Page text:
Bringing Down The House

Walt Disney Concert Hall played host for the first time to South Africa’s Soweto Gospel Choir on December 22nd and what occurred during their concert was an inexplicable kind of magic.  Perhaps the holiday spirit contributed to it or the architecture of Disney Hall, but the a cappella group that has stunned audiences worldwide was in inspiring form on Tuesday.  The theme of the evening was an African spiritual journey, which included songs in Zulu, a beautiful rendition of “This Little Light of Mine”, and an awe-inspiring “Amazing Grace” garnering a mid-concert standing ovation.

The Choir is so well choreographed that you forget the majority of their songs are sung without instruments save a couple of drums.  Their colorful, traditional costume and whimsical dance routines make you forget that you are in the Walt Disney Concert Hall.  With a roster of the most renowned classical musicians from around the world, I am sure that these were the first rappers to grace their stage.  One highlight of the concert happened when a table with plates, glasses, and silverware became a percussive instrument for three men.  The rest of the men danced and sang to the beat creating an intricate rhythm and allowing us a choreographed glimpse into the fun they must have on tour.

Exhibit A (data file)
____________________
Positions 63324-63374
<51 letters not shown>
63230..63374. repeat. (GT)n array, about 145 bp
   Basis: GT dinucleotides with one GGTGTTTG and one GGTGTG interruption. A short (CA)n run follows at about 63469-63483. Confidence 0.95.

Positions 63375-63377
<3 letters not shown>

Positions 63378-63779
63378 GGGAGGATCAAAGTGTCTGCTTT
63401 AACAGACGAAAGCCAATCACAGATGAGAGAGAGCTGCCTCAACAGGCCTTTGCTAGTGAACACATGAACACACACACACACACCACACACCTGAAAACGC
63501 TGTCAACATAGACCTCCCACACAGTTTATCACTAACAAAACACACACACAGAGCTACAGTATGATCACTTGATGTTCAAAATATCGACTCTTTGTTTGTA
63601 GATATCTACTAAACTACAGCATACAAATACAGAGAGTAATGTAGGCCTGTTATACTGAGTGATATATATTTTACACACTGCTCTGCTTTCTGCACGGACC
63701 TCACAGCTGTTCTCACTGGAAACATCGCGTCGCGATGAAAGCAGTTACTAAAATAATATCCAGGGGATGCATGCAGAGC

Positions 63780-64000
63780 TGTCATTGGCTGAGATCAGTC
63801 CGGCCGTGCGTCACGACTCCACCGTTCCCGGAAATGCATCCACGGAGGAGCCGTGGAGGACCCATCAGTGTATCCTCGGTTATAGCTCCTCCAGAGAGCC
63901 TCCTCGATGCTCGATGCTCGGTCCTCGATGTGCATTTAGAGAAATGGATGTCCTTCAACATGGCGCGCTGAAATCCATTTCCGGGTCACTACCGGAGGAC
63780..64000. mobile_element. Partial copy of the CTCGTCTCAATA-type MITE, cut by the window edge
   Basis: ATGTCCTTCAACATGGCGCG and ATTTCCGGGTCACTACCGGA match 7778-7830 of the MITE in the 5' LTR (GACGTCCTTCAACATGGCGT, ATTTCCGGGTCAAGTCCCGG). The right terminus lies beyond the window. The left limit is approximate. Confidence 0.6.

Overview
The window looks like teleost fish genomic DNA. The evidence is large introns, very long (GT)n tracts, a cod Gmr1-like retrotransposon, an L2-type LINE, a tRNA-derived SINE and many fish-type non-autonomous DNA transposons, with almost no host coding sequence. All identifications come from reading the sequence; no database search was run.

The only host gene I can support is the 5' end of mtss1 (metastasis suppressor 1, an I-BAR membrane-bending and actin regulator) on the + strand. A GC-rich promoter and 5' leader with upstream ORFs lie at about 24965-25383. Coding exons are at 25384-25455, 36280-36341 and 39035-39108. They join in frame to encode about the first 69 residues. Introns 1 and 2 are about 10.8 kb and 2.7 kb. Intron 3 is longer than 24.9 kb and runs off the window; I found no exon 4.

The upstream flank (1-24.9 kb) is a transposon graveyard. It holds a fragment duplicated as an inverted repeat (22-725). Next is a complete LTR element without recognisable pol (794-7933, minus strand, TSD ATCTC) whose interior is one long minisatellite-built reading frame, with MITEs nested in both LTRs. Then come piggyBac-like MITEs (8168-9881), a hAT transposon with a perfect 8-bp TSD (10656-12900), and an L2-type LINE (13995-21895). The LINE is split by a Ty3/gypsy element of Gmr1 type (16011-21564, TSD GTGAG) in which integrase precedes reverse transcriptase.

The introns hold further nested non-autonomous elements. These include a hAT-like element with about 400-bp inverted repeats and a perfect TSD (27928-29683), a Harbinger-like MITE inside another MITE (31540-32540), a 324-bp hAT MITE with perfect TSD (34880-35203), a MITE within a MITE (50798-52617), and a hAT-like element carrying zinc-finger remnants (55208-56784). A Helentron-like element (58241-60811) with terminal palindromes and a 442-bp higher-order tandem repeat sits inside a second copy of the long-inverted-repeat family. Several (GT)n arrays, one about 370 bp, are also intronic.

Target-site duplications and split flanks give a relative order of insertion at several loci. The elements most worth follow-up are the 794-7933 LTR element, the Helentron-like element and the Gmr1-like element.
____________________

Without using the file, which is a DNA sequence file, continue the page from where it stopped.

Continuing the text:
While the focus is the group as a whole, each member is able to stand out individually – and they do.  Where one breaks from the group to play the guitar in the background, the other moves to the front to do continual high kicks.  Most impressive, though, are the individual voices singled out in each song.  Together they create a cohesive whole, but individually they represent an impressively wide vocal range.  They each sing with their own level of abandon and explosive energy.

Just following their third standing ovation, they sang Christmas carols in honor of the season.  Their versions of “We Wish You A Merry Christmas” and “Silent Night” introduced a truly magical spirit to the songs we know and love.  Everyone was on their feet, clapping along to the rhythm of the season.

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